When pandemic restrictions first set in, many of us had to adjust to working from home. And in the last year or so, as the pandemic continued to change how nations are responding, we’ve experienced a combination of working from home and the office. This arrangement, called hybrid working, is likely to continue.
While we love hybrid working for its flexibility, it could also blur the line between work and home life. But there are surely benefits of such an arrangement. Says Mr Jean Drouffe, CEO of AXA Insurance Singapore: “If done right, a hybrid workplace can benefit employees and organisations as a whole – it can create a workforce that is more empowered.”
“It is more likely to not only be motivated and productive, but also happier, healthier and more resilient overall.”
So as we move into a mix of working from home and from the office, we’ll need to learn to adapt to this “new normal”.
Here are some ways to make the transition easier:
1. Readjust your office routine
Clinical psychologist Dr Felicia Neo shares that as more employees return to the workplace, many may view this “as a break in the structure, regimen and normality that they have learnt to create in the environments they have set up for themselves over the past year”. So it’s best to start readjusting your routine while you’re still working from home. This might include waking up much earlier, meal prepping on the weekends, and ending work by a stipulated time. Making these small changes helps to steadily build yourself up for when you eventually head back to the office, instead of being forced to dive in headfirst.
2. Keep an open mind and stay flexible
As circumstances continue to change and adapt, protocols, work reviews and new policies may be implemented and probably evolve over time. Approach the situation with an open mind and prepare yourself that there may be further changes ahead. Remember to make time to do small gestures like virtual one-on-one catch-ups to help you and your colleagues’ mental wellness. You can also take time to participate in virtual team-building activities to maintain that camaraderie.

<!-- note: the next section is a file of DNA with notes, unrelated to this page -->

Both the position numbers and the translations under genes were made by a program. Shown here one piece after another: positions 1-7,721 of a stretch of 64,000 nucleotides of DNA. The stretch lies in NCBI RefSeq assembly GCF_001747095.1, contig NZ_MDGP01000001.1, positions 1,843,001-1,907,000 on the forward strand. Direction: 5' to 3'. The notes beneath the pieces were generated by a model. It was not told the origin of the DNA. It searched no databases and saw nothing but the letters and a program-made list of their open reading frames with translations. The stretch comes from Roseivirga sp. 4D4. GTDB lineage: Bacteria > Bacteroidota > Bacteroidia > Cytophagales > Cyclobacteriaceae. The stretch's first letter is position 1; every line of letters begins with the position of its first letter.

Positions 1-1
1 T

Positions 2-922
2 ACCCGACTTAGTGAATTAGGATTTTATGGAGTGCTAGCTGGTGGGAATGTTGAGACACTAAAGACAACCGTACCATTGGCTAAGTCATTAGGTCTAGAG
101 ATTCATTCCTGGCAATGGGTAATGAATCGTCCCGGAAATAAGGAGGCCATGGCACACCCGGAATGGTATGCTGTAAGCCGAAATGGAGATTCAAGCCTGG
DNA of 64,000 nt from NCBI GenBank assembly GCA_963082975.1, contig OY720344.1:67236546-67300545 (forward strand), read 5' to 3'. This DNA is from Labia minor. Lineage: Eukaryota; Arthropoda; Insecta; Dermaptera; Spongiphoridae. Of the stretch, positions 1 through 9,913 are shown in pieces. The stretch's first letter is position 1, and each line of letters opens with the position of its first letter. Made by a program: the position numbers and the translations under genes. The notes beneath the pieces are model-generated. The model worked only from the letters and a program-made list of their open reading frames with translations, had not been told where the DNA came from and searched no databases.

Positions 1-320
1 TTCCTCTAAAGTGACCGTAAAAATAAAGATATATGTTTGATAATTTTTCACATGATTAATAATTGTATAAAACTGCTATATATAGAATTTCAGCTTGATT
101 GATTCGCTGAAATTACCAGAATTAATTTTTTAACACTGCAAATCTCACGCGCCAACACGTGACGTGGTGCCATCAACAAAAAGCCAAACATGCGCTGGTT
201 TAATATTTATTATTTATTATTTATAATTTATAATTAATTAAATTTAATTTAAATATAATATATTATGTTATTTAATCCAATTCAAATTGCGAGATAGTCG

3. Continue to practise self-care
Taking care of yourself should be a top priority, whether working from home or at work. Anxiety can hijack your ability to make rational decisions and cause you to lose focus. As such, taking care of your mental health is pivotal to making the return to the office easier. Part of practising mindfulness includes incorporating time for hobbies, exercise and other activities that serve to destress and reenergise you. Make sure you’re aware of your stress signals so you can take time to meditate during various times of the day.
4. Manage expectations at work
Company protocols and ways of working will probably have changed and may similarly continue to shift over time, depending on latest rules and policies. We’re all facing uncertainty and stress in different degrees. As such, managing expectations is crucial to adapting to new realities. Find time to communicate openly and respectfully with your manager about the challenges you are facing during the transition.
5. Keep your eye on the big picture
Any transition is bound to have its fair share of challenges and obstacles but instead of focusing on the negative, reframe your perspective and look at the good parts of being back in the office. This includes having better interaction with colleagues, having a better sense of normalcy re-instilled, and new opportunities that may come your way.
Our circumstances may have changed and will continue to change. By taking good care of ourselves and maintaining open communication, we can minimise the drawbacks of hybrid working and maximise its effectiveness. We may not be able to influence the changes, but you can control how you react and take advantage of them.
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